On his latest album,
The Long Road Home,
Dan May has a song called "Bird in the Hand." It contains a line that could easily pertain to the 51-year-old, late-to-the-game singer and songwriter: "You're getting older but holding the dreams of a younger man."
For May, however, "Bird in the Hand" has a more universal theme.
"That song to me is about those people that have a plan and don't deviate from that plan - to a fault," he says at his home in Drexel Hill. "Rather than letting life take you where it's going to take you. . . ."
You can't say May hasn't heeded his own advice. So far life - mostly in the form of a staggering series of health issues - has forced the Sandusky, Ohio, native to make a habit of reinvention: He has gone from the Air Force to college to careers as an opera singer and contemporary-ballet dancer and - beginning just four years ago - into pop music. With his recognition on the rise, he headlines a hometown show Saturday night at the Tin Angel.
"Making the crossover from classical music to pop music is not done very often; it's a tough thing," May says. "People say, 'When I heard you were an opera singer, I was expecting something completely different.' "
May's deep, slightly husky voice, reminiscent of Gordon Lightfoot and Richard Thompson, hints at the bass he once was in opera, but with his own music he never aims for any kind of operatic, or even Orbisonesque, grandeur.
The Long Road Home is the latest of his three exceptionally well-crafted and well-written albums of pop music with often rootsy colorings, from mandolin to dobro and fiddle. They're full of insistently catchy, emotionally substantial songs that in another day could have been massive radio hits rather than being limited to the Americana charts.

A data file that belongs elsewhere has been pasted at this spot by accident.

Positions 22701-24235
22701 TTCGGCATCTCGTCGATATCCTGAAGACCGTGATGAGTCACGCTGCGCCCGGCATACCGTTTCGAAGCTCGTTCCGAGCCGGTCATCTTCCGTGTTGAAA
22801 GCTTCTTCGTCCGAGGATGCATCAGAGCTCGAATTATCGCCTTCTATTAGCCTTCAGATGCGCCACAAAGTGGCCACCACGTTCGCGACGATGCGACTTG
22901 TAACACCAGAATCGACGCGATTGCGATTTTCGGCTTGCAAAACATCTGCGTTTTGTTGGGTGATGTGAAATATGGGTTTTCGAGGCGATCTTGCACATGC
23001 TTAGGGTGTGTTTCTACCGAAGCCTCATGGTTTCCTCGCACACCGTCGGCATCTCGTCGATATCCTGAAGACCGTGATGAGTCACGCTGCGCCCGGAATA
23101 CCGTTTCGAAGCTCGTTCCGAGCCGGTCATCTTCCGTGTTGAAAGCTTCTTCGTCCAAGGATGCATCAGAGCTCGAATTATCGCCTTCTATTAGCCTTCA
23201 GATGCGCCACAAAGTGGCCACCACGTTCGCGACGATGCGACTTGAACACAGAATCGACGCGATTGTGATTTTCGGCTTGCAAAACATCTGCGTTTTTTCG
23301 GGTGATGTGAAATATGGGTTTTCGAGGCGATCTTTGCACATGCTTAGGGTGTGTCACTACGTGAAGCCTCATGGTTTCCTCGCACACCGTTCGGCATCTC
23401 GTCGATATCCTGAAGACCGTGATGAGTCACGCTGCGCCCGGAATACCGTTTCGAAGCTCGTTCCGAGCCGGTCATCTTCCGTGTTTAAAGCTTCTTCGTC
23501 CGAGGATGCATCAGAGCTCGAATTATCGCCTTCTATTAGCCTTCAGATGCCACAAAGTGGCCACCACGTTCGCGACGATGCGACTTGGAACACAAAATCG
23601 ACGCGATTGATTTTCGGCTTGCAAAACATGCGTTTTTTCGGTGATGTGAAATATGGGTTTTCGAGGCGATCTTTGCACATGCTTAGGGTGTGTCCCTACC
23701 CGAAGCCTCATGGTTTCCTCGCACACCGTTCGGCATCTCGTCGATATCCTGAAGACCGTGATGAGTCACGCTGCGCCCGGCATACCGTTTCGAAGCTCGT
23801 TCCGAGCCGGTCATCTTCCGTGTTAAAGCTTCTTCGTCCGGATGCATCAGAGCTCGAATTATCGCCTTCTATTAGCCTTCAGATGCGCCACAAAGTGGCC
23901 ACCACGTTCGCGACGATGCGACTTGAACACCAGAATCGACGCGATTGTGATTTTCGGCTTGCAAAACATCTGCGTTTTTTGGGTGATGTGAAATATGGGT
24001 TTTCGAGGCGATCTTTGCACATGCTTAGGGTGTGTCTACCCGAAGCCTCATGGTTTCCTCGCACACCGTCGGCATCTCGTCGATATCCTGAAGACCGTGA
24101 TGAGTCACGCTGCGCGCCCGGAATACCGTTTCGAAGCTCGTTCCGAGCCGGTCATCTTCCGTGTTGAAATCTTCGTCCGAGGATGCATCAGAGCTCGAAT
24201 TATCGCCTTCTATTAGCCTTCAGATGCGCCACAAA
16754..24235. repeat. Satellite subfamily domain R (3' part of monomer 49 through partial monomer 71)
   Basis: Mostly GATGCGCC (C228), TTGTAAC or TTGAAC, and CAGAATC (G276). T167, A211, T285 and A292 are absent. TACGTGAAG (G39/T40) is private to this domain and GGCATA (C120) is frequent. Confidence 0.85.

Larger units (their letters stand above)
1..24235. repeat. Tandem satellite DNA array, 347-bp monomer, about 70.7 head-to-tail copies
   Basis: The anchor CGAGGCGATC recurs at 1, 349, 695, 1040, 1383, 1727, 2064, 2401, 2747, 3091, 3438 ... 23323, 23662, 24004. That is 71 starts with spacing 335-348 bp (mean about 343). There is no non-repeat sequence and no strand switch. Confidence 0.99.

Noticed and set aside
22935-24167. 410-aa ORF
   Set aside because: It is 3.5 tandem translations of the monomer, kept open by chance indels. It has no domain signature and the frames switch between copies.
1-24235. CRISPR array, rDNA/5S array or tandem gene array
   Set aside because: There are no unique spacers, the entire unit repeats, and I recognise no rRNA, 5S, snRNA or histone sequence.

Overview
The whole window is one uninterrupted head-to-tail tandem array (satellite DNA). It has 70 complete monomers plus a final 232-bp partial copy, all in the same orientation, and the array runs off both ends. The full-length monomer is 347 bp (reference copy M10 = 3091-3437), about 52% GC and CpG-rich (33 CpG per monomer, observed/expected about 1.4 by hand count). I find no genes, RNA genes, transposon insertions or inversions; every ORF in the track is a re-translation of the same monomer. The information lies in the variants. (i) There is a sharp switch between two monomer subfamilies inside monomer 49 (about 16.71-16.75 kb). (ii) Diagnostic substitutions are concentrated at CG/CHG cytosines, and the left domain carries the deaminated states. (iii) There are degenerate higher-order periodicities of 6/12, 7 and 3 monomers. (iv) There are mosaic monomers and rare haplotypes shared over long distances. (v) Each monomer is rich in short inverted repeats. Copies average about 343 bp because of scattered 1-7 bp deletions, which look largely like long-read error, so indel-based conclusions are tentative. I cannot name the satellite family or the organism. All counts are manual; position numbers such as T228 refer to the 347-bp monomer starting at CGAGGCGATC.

They also lack arty pretense. "My goal as a songwriter is: 'By the second chorus, [the listener] can sing along with it,' " May says. "I try to make the listener feel like they've heard it before, but it still sounds new to them."
"Artistically, he's exceptional," says Bruce Ranes, program director at the Sellersville Theater, who gave May a headlining gig in May after several opening slots. "He's as good as any of the best national talent we've had here."
Glenn Barratt, a Grammy-winning producer and engineer who coproduced The Long Road Home with May at his MorningStar Studios in Spring House and is collaborating on the follow-up, points to the distinctiveness of May's baritone voice and the quality of his storytelling.
"There are some people that are instinctives and start doing stuff without knowing what they're doing, and they have a knack for it," Barratt says. "There are some people that are schooled. Dan is both. . . . And the combination is really tremendous."
While May wrote songs as a youth, the schooling didn't come until he studied musical composition at Ohio State (after abandoning a journalism major at Bowling Green State University).
He almost never made it there, however. At 20, while serving in the Air Force, the 6-foot-2 May was found to have widespread cancer caused by a rare condition called acromegaly, a hormonal disorder that results from too much growth hormone in the body (think the late pro wrestler Andre the Giant).